Dominique Strauss-Kahn, the former head of the International Monetary Fund, has joined the supervisory board of a Russian bank.
The 64-year-old had to leave the IMF two years ago in a scandal over a sexual encounter with a New York hotel maid.
He has been gradually raising his profile on the international stage with public appearances and media interviews.
His new role is with a bank owned by Russian state energy giant Rosneft – the world’s largest listed oil firm in terms of output.
Strauss-Kahn will be on the supervisory board of its Russian Regional Development Bank. Rosneft would not say exactly what his duties will be.
Rosneft has grown under chief executive Igor Sechin, a long-time ally of President Vladimir Putin.
Its output was recently boosted by its $55 billion (42 billion euro) takeover of Anglo-Russian oil venture TNK-BP in March.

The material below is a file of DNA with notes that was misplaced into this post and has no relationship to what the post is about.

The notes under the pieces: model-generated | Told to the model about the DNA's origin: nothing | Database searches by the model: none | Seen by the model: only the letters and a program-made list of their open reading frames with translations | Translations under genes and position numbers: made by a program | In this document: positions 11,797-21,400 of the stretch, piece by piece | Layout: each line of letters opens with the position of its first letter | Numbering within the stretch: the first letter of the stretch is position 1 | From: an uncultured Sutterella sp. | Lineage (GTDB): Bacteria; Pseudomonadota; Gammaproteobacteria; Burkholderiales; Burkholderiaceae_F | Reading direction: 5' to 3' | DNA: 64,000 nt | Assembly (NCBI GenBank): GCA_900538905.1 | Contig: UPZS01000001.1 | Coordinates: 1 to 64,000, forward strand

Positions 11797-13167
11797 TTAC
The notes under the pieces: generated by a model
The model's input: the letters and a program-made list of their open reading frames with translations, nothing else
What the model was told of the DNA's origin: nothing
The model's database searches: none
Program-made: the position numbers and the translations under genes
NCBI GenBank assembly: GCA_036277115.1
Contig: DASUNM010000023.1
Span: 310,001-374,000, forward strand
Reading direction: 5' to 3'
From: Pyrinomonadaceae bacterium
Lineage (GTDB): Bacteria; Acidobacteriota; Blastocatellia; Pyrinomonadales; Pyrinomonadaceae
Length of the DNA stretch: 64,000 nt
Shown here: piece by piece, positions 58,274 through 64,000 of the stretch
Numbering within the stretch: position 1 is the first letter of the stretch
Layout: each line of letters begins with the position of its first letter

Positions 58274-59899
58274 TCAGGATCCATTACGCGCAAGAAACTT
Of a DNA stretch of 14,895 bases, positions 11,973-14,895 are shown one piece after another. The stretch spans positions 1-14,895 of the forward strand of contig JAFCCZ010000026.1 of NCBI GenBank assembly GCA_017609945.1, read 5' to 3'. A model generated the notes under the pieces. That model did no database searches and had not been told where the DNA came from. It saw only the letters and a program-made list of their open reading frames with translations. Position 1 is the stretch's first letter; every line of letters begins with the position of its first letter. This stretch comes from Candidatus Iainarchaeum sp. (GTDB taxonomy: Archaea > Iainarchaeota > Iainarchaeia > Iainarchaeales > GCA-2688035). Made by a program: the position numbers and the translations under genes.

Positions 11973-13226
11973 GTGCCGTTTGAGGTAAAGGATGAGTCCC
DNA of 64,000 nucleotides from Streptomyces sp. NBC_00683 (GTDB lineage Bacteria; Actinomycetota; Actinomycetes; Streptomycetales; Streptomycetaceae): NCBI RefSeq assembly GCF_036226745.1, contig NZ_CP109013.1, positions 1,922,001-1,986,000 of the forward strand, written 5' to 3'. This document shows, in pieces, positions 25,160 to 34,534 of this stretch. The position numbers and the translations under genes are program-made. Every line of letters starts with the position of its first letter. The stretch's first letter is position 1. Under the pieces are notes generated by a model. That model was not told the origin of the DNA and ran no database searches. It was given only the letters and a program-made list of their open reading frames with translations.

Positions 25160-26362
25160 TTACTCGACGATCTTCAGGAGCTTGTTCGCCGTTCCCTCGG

In his first English-language interview since resigning from the IMF, DSK – as he is known – last week told CNN there is what he called a “crisis of leadership” in Europe.
He said: “There is an Arabic saying. An army of lions led by a sheep will always be defeated by an army of sheep led by a lion. The European system is built in a way that no hard decisions can be made.”
The former French finance minister also warned that the region’s banks are dangerously weak: “The banking sector in Europe is sick, very sick, much more than people say. It has to be really cleaned up before growth will come back.”
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